Treating Rheumatoid Arthritis with Prednisone

Prednisone is a steroid that is commonly prescribed to treat a variety of conditions. It primarily acts as an anti-inflammatory, which also works by impairing your immune system. It has been prescribed to treat asthma, allergic conditions, certain types of arthritis, among other things. For symptom management in patients that are suffering from Rheumatoid Arthritis, Prednisone is currently the most commonly prescribed medicine.

Medications that actively fight Rheumatoid Arthritis are classified under the term disease modifying anti-rheumatic drugs - sometimes shortened to DMARDs. A typical treatment plan for rheumatoid arthritis will typically involve both symptom management and disease treatment. This means that you will likely be prescribed Prednisone in addition to some other type of medication in order to treat your rheumatoid arthritis. For rheumatoid arthritis patients Prednisone is often prescribed in lower dosages as it can have some unpleasant side effects if it is used at a high dosage over long periods of time.

Here are some commonly asked questions about using Prednisone to treat arthritis:

What is the typical dosage?

Although this will depend on the doctor and the individual, an average dosage is 5 to 10 mg per day. Some patients need as high as 70 mg per day, and other patients sometimes need a higher dosage but go back to a lower dosage schedule. The lowest possible dosage that will help your symptoms is what doctors will be looking for, so some trial and error might be involved at the beginning of your treatment.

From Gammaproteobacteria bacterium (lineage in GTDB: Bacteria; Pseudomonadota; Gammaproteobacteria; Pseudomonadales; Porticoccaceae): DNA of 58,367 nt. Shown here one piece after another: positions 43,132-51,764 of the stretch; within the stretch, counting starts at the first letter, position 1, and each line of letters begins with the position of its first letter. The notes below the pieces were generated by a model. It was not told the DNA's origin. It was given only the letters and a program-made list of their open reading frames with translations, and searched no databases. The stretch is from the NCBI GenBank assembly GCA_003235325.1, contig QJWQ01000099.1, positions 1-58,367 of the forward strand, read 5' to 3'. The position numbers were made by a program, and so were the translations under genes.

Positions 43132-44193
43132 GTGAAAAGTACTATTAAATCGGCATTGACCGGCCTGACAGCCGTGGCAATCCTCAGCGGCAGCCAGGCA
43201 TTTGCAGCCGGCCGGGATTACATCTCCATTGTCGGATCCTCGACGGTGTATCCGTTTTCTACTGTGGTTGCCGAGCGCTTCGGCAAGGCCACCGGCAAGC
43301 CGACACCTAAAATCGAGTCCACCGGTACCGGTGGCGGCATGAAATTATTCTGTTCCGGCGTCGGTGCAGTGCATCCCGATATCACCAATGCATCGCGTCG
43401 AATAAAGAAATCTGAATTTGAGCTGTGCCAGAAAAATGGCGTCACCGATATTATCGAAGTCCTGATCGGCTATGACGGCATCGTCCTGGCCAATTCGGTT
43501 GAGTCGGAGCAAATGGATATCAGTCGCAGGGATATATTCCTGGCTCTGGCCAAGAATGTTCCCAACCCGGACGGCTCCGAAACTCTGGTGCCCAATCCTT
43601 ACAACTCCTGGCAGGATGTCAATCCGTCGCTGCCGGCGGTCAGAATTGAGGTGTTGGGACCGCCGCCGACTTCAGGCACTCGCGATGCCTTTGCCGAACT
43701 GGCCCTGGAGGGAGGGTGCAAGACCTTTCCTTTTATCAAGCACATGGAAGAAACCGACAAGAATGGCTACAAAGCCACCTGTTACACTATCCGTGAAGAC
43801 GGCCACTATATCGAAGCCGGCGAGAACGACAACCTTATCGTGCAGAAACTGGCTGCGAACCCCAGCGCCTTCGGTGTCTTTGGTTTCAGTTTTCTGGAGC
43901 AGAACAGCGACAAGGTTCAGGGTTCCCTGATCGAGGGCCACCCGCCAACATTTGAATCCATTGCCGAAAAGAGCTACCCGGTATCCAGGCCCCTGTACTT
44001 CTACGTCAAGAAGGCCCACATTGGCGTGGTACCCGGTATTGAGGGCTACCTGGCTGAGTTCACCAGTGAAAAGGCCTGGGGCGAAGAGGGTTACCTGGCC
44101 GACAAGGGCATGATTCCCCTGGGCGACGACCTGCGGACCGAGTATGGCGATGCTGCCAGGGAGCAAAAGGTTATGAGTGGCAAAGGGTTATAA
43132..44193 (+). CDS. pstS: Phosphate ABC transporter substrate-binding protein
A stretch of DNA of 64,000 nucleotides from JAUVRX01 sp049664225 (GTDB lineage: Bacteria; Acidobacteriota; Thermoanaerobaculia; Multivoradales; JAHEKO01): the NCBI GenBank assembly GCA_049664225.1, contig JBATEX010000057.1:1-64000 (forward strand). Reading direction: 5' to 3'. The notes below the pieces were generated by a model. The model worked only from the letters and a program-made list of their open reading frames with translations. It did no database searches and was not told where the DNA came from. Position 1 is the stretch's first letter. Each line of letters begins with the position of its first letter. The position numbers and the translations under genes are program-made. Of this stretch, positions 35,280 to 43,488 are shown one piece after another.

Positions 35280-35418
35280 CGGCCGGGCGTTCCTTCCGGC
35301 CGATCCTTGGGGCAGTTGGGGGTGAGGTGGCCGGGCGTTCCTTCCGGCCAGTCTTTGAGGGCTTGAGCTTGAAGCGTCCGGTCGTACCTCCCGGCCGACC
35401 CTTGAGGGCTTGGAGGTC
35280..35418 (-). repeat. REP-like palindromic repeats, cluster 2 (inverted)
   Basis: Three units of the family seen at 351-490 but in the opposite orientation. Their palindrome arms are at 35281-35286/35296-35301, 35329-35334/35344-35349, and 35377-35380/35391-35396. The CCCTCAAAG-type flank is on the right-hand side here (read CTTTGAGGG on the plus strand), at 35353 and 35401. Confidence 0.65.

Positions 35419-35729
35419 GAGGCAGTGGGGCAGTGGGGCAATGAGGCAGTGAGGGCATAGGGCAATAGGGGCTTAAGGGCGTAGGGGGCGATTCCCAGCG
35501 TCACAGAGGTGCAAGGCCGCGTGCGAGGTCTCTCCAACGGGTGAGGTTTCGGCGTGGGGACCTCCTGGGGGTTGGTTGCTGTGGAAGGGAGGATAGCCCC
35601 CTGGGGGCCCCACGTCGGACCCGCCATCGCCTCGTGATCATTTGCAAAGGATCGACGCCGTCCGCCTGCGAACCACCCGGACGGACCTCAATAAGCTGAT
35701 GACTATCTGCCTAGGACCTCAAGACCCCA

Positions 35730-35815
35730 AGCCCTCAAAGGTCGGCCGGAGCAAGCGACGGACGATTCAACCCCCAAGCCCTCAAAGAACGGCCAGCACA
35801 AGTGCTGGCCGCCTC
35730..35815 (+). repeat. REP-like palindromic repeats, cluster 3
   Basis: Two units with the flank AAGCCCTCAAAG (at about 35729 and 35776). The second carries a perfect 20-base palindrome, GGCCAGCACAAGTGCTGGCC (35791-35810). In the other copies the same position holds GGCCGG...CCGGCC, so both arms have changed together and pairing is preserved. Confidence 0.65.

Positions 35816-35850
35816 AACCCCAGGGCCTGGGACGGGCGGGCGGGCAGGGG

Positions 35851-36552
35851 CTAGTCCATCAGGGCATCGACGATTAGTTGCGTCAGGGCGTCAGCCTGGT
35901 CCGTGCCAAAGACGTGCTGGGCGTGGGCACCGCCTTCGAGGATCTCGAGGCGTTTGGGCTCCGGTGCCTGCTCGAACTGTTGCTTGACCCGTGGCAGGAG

How long will I need to use Prednisone?

Ideally, Prednisone is used as a bridge between treatment. It is prescribed to temporarily treat symptoms until other medications can start working. However, other times this does not work, and patients continue to use Prednisone for months or years.

Is Prednisone well tolerated?

Like most drugs, Prednisone is not without its side effects. Side effects become more likely, and more severe, the higher the dosage and the longer the duration of treatment. This is why Prednisone is ideally used as a bridge medication. Many people choose to use Prednisone despite its side effects, but many people are not happy about having to do so. If you have other medications that are handling your symptoms well, stick to them.

If you have Rheumatoid Arthritis, symptom management is important. You must often get the pain under control before you can begin any type of physical therapy. Therefore, while Prednisone certainly has its place, it is not something that should be relied on for a cure.